That said as I have grown older I realize that every decade does exactly the same thing and the critical analysis of why we fought and the value of the war were being hotly debated soon after it was all over.

Now there is nothing wrong with that.  History is not set in stone, fresh discoveries, new scholarship and changing ideas mean that every event is open to reinterpretation which is what makes the study of the past both fun and rewarding.

I was brought up with that premises that here was a war of rival imperialisms where the growing antagonisms of the European Great Powers and Japan led to a costly arms race, the creation of two armed camps and the possibility that one or two of these countries fearful that they would lose superiority would strike first.

It sat alongside that even more simple interpretation that in an age when the vast armies of Continental Europe were moved by trains, the train timetable imposed a logic to events.

So that once the decision to move an army up to the border had been made this would have to be matched by others and in the war rooms and Cabinet offices even the suggestion that this might be about to happen called for the issue of mobilization orders.

It was and for me still is an attractive interpretation and took on more validity during the Cold War when the two super powers contemplated a nuclear exchange of weapons even using them as bargaining gambits while at the same time carrying on their conflict using smaller countries to fight proxy wars.

So here and I don’t claim it will always be over original will be few short posts on the mood of Manchester on that August of 1914 and on how that war was seen at various times during the conflict and since.

Tomorrow, Revisiting the Great War nu 1 ............ who spoke in favour?

Pictures; A fag after a fight, 1916, Daily Mail Official War Pictures, and Mother, Why Doesnt Daddy Come Home? date unknown, Bamforth & Co, Holmfirth, the Patriot Series nu 1888, from the collection of David Harrop

Passionate about local history

Eltham in 1909
Now I collect local history groups, in fact I hoover them up, avidly signing up to their newsletters mentioning them on the blog and where practical going to the meetings.

And it is because I just don’t think you can get enough local history.

After all when it comes down to it for most of us where we live is important and making sense of what happened  in the past helps understand how the place has developed.

Of course there are  the sniffy historians who mumble on about parish pump events and the need to see the bigger picture, but the bigger picture always ends at the bottom of your road, whether it’s the closure of the local factory during a depression, or the very real and personal conflict of conscience when them at the top decide that it would be better if we followed a Protestant Prayer Book and attended a church devoid of holy pictures.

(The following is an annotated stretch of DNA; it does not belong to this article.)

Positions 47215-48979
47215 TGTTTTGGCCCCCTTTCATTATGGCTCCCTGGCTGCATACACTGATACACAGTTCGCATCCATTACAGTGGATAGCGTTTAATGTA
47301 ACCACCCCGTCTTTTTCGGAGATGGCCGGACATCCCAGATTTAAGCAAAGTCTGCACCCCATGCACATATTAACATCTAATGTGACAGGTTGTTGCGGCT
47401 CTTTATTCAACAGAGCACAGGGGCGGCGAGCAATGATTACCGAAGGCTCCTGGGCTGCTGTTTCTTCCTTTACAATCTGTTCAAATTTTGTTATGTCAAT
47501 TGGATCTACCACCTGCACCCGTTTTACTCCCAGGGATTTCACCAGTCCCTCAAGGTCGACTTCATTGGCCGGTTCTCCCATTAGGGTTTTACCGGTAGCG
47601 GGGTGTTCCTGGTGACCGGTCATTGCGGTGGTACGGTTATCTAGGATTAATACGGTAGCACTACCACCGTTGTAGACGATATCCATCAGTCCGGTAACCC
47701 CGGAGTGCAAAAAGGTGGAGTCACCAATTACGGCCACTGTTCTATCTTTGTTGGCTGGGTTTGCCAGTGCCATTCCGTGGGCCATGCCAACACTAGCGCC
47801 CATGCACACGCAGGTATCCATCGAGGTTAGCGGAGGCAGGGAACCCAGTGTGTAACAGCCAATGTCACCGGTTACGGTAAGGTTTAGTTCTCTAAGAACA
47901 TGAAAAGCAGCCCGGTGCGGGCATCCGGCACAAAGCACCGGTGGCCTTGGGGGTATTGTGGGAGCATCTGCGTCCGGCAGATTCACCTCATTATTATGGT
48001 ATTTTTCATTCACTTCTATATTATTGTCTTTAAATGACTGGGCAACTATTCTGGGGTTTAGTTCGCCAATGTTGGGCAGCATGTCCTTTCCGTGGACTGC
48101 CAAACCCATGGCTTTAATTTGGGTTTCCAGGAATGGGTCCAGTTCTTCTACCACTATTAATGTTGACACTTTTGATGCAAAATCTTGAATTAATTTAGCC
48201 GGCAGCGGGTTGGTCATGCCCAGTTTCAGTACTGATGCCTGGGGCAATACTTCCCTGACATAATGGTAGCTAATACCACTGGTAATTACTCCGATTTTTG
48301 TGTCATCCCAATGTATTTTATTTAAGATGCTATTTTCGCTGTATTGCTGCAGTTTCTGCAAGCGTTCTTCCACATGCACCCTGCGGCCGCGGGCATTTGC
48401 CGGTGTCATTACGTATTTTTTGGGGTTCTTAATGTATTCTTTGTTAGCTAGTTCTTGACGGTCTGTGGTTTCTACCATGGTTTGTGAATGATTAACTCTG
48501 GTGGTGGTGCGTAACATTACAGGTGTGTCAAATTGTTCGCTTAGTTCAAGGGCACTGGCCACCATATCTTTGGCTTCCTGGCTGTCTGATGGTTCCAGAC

And it is the local and the family historians who often unearth the evidence that either confirms or rubbishes the great sweep of history theory.

North Cray, © J.D.Gammon
So all of this is to introduce two new ones, the Eltham Society and the North Cray Residents Association.*

Now I rather suspect the secretaries of both will rightly say “we have got on very well for the last x number of years without this Northern chap writing about us,” which is perfectly true but won’t stop me.

The Eltham Society was founded in1965 which was the year after we washed up in the place, although I have to confess with a hint of embarrassment that I only joined this year.  But in my defence I was 14 in 1964, left Eltham for Manchester five years later and only felt that I could start writing about its history recently.

North Cray beat it by 21 years having been set up in the March of 1944 which strikes me as a bit odd given the titanic sweep of history that was going on at the time.  But then the very idea that people could be thinking about the future at such a time appeals to the optimist in me.

The Tudor Barn, Well Hall © Scott MacDonald
And takes me back to that simple idea that if you like somewhere you will want to keep it nice, watch carefully the developments a foot and judge those changes by what has gone on before which fits with Eltham’s  “Preserving the Past, Conserving the Present, Protecting the Future.”

Often the history side grows out of what was a residents association or in our case a Civic Society.

All too often I chose to dismiss them, falling back on the ignorant prejudice that here were a group of penny pinching hard faced zealots unwilling to spend for the common good or wrapped up in arcane practises.

Nor is this so far from the mark in the late 19th century.  Our own Chorlton Residents Association was quick to scrutinise the profligate actions of local government, but then they also campaigned for the provision of better education, sanitation, public libraries and street lighting, all of which I approve of.**

So yet again history is messy, which just leaves me to suggest you explore the history sections of their web sites.

* The Eltham Society and the  North Cray Residents Association

** “exercising a rigorous protest against extravagance” ......... The Chorlton Ratepayers Association 1877-?

Picture; The Kings Arms from The story of Royal Eltham, R.R.C. Gregory, 1909 and published on The story of Royal Eltham, Footscray courtesy of J.D.Gammon, and the Tudor Barn, courtesy of Scott McDonald